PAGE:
ISLAMABAD (Reuters) – International media watchdogs urged Pakistan on Tuesday to investigate the disappearance of a journalist working for the British Broadcasting Corporation.
The journalist, Dilawar Khan Wazir, works for the BBC’s Urdu-language service in the troubled tribal areas on the Afghan border, where security forces have been battling Islamist militants linked to al Qaeda and the Taliban.
The press is generally free in Pakistan but several reporters covering the conflict in the tribal areas have been abducted and some have been killed over recent years.
Wazir, who also reports for Pakistan’s Dawn newspaper, went missing in suspicious circumstances after visiting his brother in Islamabad on Monday.
“The Pakistani authorities must do their utmost to shed light on the disappearance of Dilawar Khan,” Paris-based Reporters Without Borders said in a statement. “The circumstances of his disappearance lead us to fear he was abducted.”
Fears for Wazir were raised after a group of unidentified men visited a university hostel where his brother lives and said Wazir had been hurt in an accident and taken to a hospital.
The brother, Zulfiqar Ali, and the BBC checked at the hospital but there were no signs of Wazir.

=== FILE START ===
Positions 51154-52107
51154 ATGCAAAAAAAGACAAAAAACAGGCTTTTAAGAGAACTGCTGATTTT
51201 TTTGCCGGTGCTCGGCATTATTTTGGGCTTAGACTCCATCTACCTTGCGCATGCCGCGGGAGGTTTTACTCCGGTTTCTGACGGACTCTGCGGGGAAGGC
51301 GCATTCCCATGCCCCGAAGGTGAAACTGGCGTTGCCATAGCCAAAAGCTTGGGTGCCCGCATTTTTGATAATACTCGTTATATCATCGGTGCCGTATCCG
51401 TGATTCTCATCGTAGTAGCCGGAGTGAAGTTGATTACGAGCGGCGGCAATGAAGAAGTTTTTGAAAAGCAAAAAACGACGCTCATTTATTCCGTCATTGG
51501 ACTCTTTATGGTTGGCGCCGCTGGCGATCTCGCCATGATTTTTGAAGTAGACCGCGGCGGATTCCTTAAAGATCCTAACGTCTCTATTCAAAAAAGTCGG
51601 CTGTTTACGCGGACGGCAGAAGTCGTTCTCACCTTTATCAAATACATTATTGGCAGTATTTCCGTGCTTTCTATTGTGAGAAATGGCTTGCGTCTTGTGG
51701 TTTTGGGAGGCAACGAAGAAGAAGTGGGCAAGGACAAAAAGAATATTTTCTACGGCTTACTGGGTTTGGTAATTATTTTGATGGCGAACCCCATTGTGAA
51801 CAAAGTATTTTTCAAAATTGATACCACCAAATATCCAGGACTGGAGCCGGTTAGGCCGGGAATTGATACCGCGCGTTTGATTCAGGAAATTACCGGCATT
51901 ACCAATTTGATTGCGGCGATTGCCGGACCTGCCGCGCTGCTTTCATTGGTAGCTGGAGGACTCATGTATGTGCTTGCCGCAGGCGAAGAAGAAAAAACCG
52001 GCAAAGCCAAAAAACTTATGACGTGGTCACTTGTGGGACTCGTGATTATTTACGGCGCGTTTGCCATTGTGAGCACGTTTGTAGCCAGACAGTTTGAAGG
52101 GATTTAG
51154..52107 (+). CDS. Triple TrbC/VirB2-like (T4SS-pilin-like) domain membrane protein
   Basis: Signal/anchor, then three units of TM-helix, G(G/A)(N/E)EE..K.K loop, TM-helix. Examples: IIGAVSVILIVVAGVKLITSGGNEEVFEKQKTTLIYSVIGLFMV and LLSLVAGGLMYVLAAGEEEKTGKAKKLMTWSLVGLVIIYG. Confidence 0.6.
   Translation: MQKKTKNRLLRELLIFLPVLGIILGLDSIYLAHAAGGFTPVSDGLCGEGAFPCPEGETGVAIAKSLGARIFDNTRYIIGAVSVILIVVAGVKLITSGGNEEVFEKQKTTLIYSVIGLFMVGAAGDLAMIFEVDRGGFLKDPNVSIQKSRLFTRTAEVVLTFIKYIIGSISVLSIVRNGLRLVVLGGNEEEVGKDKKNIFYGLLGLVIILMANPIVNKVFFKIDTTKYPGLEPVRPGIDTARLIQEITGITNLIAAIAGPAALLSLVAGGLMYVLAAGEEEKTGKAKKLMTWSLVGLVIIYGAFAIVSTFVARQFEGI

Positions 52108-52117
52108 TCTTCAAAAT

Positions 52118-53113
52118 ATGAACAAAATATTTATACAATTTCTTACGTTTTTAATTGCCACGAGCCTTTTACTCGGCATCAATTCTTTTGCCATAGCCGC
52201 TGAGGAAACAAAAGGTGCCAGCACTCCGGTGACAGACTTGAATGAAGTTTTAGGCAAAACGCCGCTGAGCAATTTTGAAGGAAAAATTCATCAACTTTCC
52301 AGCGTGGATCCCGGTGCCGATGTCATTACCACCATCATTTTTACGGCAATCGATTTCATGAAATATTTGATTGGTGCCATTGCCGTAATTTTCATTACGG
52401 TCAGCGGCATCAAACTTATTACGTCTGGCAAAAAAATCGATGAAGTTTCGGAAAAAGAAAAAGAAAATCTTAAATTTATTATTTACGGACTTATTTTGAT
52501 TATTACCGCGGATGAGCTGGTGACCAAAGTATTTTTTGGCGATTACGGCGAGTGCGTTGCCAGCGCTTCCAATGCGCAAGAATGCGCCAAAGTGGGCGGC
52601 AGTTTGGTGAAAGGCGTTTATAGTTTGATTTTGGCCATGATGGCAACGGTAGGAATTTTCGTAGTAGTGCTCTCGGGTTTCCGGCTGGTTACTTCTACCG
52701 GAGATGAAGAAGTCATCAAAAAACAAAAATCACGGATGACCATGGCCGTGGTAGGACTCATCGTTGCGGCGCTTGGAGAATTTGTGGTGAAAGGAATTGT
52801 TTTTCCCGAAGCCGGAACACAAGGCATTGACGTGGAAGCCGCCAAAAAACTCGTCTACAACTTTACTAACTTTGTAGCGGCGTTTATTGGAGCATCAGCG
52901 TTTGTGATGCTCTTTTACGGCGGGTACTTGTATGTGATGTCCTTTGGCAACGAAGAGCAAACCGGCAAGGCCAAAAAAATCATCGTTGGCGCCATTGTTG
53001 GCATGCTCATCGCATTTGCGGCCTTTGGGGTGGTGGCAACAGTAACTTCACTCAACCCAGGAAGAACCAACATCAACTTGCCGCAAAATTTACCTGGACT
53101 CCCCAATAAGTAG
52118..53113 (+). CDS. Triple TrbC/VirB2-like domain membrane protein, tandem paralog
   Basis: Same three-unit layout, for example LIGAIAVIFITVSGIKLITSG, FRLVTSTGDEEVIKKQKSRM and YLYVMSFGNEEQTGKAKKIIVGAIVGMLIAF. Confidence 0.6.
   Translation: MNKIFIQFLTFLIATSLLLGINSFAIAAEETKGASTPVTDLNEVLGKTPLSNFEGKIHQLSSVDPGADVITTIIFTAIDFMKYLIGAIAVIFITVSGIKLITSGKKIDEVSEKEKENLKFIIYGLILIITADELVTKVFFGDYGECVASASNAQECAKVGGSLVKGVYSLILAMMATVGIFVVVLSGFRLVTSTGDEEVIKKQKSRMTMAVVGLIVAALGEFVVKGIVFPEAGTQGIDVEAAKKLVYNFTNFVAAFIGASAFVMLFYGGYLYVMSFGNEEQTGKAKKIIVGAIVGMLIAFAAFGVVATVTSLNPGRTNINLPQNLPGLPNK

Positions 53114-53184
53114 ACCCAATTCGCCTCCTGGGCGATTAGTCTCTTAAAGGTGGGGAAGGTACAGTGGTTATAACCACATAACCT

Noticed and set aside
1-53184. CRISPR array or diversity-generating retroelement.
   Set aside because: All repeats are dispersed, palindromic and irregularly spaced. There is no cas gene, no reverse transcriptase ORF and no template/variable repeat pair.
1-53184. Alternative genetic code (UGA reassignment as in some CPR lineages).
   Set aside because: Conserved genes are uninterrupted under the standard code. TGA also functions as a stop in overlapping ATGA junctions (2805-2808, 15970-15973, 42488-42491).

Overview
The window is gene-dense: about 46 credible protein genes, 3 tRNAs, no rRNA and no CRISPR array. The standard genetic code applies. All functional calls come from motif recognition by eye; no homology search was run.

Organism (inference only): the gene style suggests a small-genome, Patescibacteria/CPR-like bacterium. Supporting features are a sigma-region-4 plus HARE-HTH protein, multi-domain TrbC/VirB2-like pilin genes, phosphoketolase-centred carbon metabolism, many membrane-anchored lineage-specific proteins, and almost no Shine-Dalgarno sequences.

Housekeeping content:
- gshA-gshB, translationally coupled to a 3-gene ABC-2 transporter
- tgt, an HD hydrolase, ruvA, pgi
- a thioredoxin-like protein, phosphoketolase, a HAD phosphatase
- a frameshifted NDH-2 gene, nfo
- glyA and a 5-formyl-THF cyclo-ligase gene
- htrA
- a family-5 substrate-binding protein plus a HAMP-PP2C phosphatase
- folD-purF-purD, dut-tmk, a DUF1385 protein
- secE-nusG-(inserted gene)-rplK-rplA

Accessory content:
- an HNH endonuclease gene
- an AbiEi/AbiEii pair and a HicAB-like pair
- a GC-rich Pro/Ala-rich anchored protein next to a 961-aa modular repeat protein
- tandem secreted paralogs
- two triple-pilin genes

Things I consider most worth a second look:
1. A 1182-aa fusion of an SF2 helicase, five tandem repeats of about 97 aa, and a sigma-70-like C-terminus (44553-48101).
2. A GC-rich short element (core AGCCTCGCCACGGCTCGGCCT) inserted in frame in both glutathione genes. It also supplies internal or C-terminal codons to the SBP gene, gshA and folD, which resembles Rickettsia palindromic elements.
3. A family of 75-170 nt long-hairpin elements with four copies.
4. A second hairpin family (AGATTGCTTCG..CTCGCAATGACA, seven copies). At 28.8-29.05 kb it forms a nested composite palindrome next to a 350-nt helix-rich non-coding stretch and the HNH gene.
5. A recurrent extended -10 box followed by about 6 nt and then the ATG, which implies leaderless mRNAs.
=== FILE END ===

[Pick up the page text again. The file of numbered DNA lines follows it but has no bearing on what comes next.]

Last year, a prominent journalist in the region, Hayatullah Khan, was abducted after reporting that an al Qaeda leader had been killed by a U.S. missile. That contradicted the government which said the militant had been killed when explosives stored at his hideout exploded.
In June, Khan’s body was found dumped. He appeared to have been kept in captivity and killed shortly before he was found. Reporters’ groups said it looked as if he had been held by security agents.
The New York-based Committee to Protect Journalists also expressed concern about Wazir and called for action.
“A number of journalists have disappeared in Pakistan for days or months at a time,” the group’s executive director, Joel Simon, said in a statement.
“The government must act swiftly to find Dilawar Khan or, if he is being held by government agents, to disclose his whereabouts and the basis for his detention,” he said.
The head of the BBC’s Urdu Service, Mohammad Hanif, said he was worried.
“Considering the fact that we have been regularly reporting stories about journalists being picked up by security agencies in Pakistan, we are really concerned,” he said on a BBC Web site.
“Some of these journalists remained missing for months and after their release told us that they were being held by intelligence agencies in illegal custody and tortured.”
There has been no official word on Wazir’s disappearance.
The BBC said the military and Information Ministry referred queries to the Interior Ministry. Interior Ministry officials were not immediately available for comment.
Wazir is from the South Waziristan region but moved to the nearby town of Dera Ismail Khan last year after security deteriorated in South Waziristan.
In August, Wazir’s 15-year-old brother was abducted and later found near the family home in South Waziristan with head wounds. He later died.